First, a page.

Here's a good rule of thumb for all potential con men out there: If the profession has the word "surgeon" in the job title, holy shit please please don't attempt to fake it. There are no winners in that situation. Take Carlos Guzmangarza, who somehow managed to fool several San Francisco residents into believing that he was a legitimate cosmetic surgery assistant, despite having literally no idea what he was doing.
"Nurse, the slice-y, poke-y knife-thing please."
While cosmetic surgery is one of those things you wouldn't think you'd want to cut corners on, Guzmangarza's low, low prices did manage to attract clients to his shady operation. One such patient, who prefers to remain anonymous for reasons you'll understand in a moment, contacted Guzmangarza seeking liposuction. After setting up an appointment, Guzmangarza personally drove to her house and picked her up, because it's completely normal that a medical professional who's about to charge you $3,000 acts as your chauffeur beforehand.
Contrary to what he may say, if your doctor asks to borrow money for gas to get to his clinic, he is not "totally good for it."
At Guzmangarza's makeshift clinic, the patient inquired where the rest of the staff was. Guzmangarza cheerfully informed the poor lady that she would be his assistant for the day, slapped an IV drip into her hand, and presumably took a moment to admire the growing terror in her eyes. As he was messily draining six pounds of fat from her midsection while she was under local anesthesia and completely conscious, he did what any self-respecting doctor could do in such a situation: He lit up a cigar mid-procedure and sat back to count all his givable fucks. Seeing as he still had far too many, he later dropped by the recovering patient's house, carrying the great big bag of fat he had removed from her. Then he flushed it down her toilet. Hey, gotta put that fat somewhere.
Try explaining that clog to the Roto-Rooter guy.
Amazingly, the patient was still cool with this, and in fact sent her daughter to Guzmangarza to receive a mysterious acne treatment injection (the nature of which is unknown, and we're too scared to speculate). It was not until the liposuction wound became infected that a real doctor was brought in the game and Guzmangarza's hack ass was promptly thrown into jail.
The people on the list above are, by their very nature, opportunists and con artists -- they're all seeing cash, attention, or cheap thrills. However, the man who went by the name Sergeant Bill played a different game altogether.
No, but close.
Arriving in the small Missouri town of Gerald in early 2008, Sergeant Bill identified himself as a DEA agent on a mission to help the town's five-strong police force spin-kick the area's (surprisingly sizable) drug problem in the meth-nads. And boy, did the man know how to kick: During the next five months, he took part in 17 meth raids. He single-handedly made several arrests, paying little attention to stuff like "warrants" and "procedure," because everyone knows DEA agents don't need that shit. And sure enough, he cleaned up the goddamn town.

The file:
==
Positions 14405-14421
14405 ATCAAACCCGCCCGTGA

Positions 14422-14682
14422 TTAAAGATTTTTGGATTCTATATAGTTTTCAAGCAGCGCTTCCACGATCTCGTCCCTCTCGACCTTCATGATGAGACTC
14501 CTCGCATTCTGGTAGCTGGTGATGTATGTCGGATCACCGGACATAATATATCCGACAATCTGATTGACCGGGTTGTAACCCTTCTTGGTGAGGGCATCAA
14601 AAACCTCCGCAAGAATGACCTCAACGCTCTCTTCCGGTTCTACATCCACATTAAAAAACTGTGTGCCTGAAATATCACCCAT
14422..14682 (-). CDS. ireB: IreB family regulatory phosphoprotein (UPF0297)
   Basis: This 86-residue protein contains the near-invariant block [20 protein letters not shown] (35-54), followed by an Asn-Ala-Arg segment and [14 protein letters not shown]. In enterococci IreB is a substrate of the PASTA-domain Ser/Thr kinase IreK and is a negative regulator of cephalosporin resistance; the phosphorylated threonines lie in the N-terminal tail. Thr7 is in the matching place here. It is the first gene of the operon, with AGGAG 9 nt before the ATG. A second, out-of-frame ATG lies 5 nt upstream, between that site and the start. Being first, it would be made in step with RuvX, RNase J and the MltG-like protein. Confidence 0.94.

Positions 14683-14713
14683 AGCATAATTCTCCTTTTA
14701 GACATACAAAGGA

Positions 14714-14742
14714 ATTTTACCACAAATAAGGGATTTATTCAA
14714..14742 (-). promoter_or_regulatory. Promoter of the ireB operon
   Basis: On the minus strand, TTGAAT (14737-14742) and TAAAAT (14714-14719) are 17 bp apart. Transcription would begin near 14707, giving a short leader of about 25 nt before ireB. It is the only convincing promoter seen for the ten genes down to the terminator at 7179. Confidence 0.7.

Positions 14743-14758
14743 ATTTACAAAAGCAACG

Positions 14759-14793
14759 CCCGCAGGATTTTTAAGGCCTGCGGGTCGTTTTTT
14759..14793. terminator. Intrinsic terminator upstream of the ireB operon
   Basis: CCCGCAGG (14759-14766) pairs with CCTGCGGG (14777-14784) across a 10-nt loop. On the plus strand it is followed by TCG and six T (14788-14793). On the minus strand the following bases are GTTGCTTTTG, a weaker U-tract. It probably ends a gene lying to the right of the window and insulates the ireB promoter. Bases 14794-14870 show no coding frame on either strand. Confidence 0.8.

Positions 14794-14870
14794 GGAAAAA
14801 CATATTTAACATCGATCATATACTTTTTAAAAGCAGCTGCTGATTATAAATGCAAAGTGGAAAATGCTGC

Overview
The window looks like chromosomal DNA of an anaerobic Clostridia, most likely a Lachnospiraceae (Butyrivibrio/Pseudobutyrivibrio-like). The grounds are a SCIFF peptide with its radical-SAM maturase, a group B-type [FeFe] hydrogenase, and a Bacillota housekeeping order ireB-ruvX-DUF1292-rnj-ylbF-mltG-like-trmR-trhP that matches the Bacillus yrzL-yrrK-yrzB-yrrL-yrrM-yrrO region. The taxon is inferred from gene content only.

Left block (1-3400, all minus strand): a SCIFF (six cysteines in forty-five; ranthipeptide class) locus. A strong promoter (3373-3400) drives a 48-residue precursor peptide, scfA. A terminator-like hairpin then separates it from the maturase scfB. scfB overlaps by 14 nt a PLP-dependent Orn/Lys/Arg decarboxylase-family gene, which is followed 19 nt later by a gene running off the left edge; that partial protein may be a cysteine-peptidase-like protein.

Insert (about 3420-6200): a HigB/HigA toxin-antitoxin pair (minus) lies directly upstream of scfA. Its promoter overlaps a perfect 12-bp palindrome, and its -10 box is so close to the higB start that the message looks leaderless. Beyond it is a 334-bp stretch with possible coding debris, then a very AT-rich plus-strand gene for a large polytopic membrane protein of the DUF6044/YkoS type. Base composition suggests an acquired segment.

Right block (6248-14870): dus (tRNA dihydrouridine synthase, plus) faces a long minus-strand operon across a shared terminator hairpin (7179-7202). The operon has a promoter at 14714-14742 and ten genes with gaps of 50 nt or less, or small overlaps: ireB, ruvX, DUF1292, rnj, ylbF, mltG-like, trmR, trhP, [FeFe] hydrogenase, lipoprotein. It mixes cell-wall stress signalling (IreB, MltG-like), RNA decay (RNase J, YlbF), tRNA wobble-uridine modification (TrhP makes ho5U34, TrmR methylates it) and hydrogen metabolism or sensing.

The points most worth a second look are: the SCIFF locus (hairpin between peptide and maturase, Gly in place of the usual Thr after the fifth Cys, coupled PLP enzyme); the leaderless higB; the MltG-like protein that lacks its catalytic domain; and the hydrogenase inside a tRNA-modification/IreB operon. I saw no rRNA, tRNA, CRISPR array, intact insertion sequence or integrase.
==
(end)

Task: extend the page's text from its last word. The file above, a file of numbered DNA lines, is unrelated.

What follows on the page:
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You'd think a city full of meth heads would already be pretty clean. Give those guys a sponge and they can go.
It was only when a curious reporter from the local newspaper ran a background check that the real facts began to emerge. It turned out that Bill hadn't arrived from Washington, DC, as he initially claimed, but Washington, Missouri -- some 30 miles down the road. Oh, and also, he was actually a former convict with huge debts. For some unexplained reason, he had just decided to pimp himself and his ride into full DEA-field-agent mode, drive to a neighboring town, and start purging meth labs, like some kind of reverse Walter White.
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Although we imagine the police might have had some stricter uniform standards.
The inevitable arrest of Sergeant Bill and the shitstorm that followed resulted in three of the town's five police officers losing their jobs, and the mayor got laughed out of office. Several multimillion-dollar lawsuits have since been filed, including one from an elderly woman who was wrongly sent to a psychiatric facility for refusing to cooperate with the fake agent.
However, it was not all doom and gloom. Remember what we said about the town's drug problem? It wasn't just a case of a couple of coke heads and the occasional meth lab. Until Sergeant Bill came around, Gerald was known as one of the "meth capitals of the United States." In just five months, the fake DEA agent managed to tame that shit -- in fact, some speculate several of the town's police officers knew that their hero wasn't legit, but they kept quiet because he was just so damn good at what he did. Hell, they probably should have just hired the dude.
If you were planning on evading politics by burying yourself in holiday flicks, guess what? You can't! In our latest podcast, Jack O'Brien and David Wong complain like a bunch of old ladies about how every Christmas movie is actually just a load of political garbage. You can download it here and subscribe to it on iTunes here.
Related Reading: We all love a good con. Click here to learn how Benny Hinn made millions slapping old people in the face and pretending to heal them. If you prefer your con artists have some redeeming quality, read about Raoul Wallenberg, who conned the Nazis out of killing tens of thousands of Jews. Still need more? Read about these crazy lies that fooled the whole world.